Who Does a Dentist Go To, To Fix His Own Teeth?

Man in the Dentist Chair

Years ago, I read a story of a vacationing dentist visiting a one-dentist town on a small island off of Greece.  The only local dentist in this town needed some dental work and he sat in his own chair while the visiting dentist fixed him up.

Back in the day, my childhood dentist practiced the “dental school” way his entire career.  I got many silver/mercury fillings and he extracted two permanent teeth on one side to allow room for the others.  Well, I ended up with a crooked bite and an off-centered smile. 

Years later, I went to dental school and my indoctrination was intense.  They taught me basically the same way dentists were taught some 30 to 40 years prior.  Have you ever heard of gold foil?  Well, it was tested by the state for my competency to practice dentistry here, but has long since been dropped.  Most of what I was taught in dental school back then I’ve since thrown out of the front door. 

I’ve had the privilege to study (at the feet) of the world’s greatest dentists, and one of my fellow classmates put on dental classes at the Ahwahnee Hotel in Yosemite for over three decades.  He invited dentists from around the world to come and share their approach, and they got paid to do so all while visiting Yosemite National Park.

Advancements in dental treatment have improved as fast as or even faster than improvements in computers.  New materials, new techniques, and explosive new understanding of the oral health have gone so far that I often say to my patients; ” If you can dream it, I can probably do it”.

Recently, I had some dental treatment done on myself by a dentist who had some advanced training and was recommended by a colleague. The office was tastefully designed with nice décor, but once I was in the chair, I realized it was lacking some of the latest technologies that I deem essential for dentists in this day and age.

Here are the four things that I consider absolutely necessary for me to practice dentistry. 

1.  Binocular Magnification, with an integrated head lamp projecting out between my eyes with a face shield.  I can see things I never saw in the beginning of my career and with the head lamp I can see things even better without shadows.  The face shield not only protects me from the splashing of liquids and debris from the mouth, but protects my patients as well.

2.  Soft Tissue Laser:  When prepping for crowns, this device sterilizes and cleans away gum tissue to obtain a better impression of the tooth.  When the patient returns for cementation of the crown, the gums are a healthy pink color without much inflammation, and the patient generally reports no pain after treatment.  I have not used the old dental school way of shoving a retraction cord between the tooth and gums, separating the tissue from the skull, for over 15 years.  This cord is impregnated with epinephrine (adrenalin) to chemically shrink the tissues and stop the bleeding.  This, in turn, can cause heart palpitations as it did to me.  Epinephrine is the fight or flight secretion when we are scared.

3.  Electric Handpiece (the dreaded drill):  Originally the dental drill was powered by a spinning wheel or bicycle wheel. With the advent of electricity a motor was used to spin the cord that spun the drill.  I remember my dentist using this on me and I used one of them while treating inmates at San Quentin. 

In the mid 1960’s air powered dental drills were invented and are still widely used today.  Because it spins so fast, a bearing is not possible, and in fact, air is the bearing that hold the impeller in place while it spins from 250 to 450 thousand RPMs.  While spinning at the high RPMs, the drill shaft and thus the drill bit wobbles—so in effect it beats the tooth enamel in order to cut or remove tooth structure.  The vibrations and noise (that most patients hate) is the results of using this type of dental drill.  This action of beating the tooth also causes the increase temperature of the tooth and can cook the pulp (nerve).  With that, the micro vibrations radiating up the dentist’s wrist and forearm increases the risk of carpal tunnel syndrome.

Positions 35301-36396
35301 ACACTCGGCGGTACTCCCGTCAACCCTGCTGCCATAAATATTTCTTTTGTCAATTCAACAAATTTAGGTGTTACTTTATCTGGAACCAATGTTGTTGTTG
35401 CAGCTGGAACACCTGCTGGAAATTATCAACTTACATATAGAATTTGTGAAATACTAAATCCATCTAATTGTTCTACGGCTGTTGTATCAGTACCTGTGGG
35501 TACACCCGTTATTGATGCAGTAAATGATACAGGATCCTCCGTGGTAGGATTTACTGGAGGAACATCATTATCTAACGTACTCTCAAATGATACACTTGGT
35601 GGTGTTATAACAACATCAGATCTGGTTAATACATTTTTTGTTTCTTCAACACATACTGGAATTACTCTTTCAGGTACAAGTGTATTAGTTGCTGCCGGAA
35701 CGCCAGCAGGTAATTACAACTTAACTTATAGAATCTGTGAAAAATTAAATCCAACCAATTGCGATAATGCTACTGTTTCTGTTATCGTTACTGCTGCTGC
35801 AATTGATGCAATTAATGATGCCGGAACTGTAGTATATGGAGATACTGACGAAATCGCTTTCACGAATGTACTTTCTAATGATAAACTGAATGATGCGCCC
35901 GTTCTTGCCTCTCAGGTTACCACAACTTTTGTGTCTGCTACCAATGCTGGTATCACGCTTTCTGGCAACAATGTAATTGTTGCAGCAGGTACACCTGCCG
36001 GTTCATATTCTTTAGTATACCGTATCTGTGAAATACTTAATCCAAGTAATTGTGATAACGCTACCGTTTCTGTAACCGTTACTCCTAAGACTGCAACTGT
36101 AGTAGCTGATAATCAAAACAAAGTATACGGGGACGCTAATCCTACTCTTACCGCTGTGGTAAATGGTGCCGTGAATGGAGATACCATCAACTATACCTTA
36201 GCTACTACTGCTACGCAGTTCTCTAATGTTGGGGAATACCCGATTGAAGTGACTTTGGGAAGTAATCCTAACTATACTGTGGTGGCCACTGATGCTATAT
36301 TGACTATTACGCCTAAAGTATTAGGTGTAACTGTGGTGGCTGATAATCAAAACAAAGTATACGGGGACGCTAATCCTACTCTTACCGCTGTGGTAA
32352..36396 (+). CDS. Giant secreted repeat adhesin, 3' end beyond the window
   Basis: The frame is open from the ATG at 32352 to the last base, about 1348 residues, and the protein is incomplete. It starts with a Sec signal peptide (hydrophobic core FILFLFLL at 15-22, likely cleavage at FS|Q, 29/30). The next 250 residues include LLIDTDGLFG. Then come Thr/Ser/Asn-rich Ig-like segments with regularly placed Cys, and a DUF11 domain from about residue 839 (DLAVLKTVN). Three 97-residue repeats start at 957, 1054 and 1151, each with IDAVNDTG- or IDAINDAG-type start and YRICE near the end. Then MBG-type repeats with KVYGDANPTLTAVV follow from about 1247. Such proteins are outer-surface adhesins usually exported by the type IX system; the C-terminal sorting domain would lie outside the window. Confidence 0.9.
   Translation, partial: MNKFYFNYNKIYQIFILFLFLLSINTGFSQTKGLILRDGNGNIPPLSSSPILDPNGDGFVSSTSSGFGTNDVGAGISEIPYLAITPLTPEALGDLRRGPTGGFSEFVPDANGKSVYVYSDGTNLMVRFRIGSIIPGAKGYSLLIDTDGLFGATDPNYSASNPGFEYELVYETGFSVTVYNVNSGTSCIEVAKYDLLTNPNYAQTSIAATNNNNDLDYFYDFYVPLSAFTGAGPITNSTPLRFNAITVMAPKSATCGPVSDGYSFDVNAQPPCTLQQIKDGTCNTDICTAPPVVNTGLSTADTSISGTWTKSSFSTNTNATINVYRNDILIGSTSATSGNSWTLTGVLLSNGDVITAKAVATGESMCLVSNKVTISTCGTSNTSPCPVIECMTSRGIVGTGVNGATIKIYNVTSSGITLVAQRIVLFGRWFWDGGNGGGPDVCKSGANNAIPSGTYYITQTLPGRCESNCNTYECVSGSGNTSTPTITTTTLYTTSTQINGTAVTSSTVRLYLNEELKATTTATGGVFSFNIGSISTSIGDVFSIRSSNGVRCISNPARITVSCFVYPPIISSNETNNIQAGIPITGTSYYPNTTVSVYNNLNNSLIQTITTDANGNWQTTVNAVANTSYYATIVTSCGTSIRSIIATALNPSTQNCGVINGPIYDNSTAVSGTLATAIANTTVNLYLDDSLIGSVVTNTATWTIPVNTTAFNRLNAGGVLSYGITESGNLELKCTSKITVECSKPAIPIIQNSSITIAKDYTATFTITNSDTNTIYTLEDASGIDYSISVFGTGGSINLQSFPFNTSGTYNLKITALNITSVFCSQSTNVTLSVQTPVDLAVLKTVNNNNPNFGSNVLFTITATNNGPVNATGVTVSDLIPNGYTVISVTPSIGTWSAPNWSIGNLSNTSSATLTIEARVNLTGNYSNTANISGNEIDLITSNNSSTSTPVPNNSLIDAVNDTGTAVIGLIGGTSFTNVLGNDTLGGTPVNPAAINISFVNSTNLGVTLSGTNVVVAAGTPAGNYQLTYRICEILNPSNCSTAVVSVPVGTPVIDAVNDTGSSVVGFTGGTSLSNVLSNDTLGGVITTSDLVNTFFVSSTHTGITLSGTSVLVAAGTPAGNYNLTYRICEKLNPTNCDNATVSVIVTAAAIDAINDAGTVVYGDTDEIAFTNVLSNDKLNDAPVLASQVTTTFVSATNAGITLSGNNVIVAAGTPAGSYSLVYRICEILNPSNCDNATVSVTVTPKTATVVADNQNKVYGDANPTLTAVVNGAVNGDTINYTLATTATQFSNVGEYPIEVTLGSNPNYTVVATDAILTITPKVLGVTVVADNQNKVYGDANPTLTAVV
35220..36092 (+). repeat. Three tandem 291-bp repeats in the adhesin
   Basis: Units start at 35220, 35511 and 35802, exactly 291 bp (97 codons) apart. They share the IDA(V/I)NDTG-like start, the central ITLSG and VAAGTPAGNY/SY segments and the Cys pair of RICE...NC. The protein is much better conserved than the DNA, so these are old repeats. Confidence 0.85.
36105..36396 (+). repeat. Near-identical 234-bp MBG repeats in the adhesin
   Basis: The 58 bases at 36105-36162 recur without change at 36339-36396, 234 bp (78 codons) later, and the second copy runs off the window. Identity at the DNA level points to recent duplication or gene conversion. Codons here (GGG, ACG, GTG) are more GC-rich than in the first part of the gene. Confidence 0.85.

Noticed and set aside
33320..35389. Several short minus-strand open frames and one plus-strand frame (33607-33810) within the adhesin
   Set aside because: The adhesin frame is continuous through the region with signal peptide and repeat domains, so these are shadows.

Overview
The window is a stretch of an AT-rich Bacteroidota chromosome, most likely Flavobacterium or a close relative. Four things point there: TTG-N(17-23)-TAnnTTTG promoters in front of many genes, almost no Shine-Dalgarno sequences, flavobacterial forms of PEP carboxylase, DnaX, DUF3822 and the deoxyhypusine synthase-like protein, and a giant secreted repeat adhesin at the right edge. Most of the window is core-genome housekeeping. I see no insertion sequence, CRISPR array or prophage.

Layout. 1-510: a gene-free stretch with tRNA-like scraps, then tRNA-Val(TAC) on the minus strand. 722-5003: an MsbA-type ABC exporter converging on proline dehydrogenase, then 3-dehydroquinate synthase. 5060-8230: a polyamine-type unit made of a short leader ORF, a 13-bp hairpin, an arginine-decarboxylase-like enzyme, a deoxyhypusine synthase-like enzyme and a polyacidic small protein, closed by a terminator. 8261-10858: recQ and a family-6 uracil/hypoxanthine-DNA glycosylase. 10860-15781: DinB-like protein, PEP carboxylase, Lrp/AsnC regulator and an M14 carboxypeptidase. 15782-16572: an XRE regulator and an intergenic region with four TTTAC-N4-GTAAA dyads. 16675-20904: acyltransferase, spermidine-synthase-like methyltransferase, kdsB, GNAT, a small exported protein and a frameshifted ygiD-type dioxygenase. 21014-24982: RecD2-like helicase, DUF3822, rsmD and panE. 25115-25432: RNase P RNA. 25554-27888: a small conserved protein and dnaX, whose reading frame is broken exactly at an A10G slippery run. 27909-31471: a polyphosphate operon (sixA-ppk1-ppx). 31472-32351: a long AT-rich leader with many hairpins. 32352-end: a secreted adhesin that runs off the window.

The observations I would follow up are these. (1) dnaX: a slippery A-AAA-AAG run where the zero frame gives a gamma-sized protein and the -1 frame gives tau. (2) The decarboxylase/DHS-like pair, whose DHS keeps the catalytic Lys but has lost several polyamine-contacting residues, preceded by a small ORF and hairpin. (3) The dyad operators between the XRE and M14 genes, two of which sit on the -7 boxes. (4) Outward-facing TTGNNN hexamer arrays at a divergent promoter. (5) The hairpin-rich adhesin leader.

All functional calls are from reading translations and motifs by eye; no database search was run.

Then in the last decades the electric dental handpiece was developed which has a bearing that makes it smooth running and spins at a much slower RPM.  When it cuts, it is more like a milling machine that does not vibrate, create heat, and is much quieter which is much more beneficial to both the patient and the dentist!  95 % of German dentists use the electric handpiece while only 5 % of American dentists use it.   Why?  It costs 30 times more.  So, at my dental practice I choose kind dental treatment over office decor.

4.  Local anesthetic: was first developed in the 1930’s.  Lidocaine was synthesized from Novocain in the 1940’s of which the United States uses 10 tons of the drug annually.  Because of the shortages during World War II, Lidocaine was not available until after the war was over. It took about ten years to train the dentists in the use of this most widely used local anesthetic (Oh No! Not the Shot!).  Many different chemical versions are now available for different applications.  Today I use a more potent anesthetic then Lidocaine so my patents can enjoy the lack of pain associated with dental treatments.

My recent visit?  Well the dentist did have the binoculars and light, but the rest was disappointing.   The placement of the retraction cord was painful and I still have pain post operatively in my gum, and the old-style air drill has left me with residual pain (cooked nerve).

I have increased empathy for my patient’s experience and will try my utmost to restore their oral health without the bad experiences or sequelae.  ” So this begs the question: Which is more important- beautiful office decor or better dentistry?”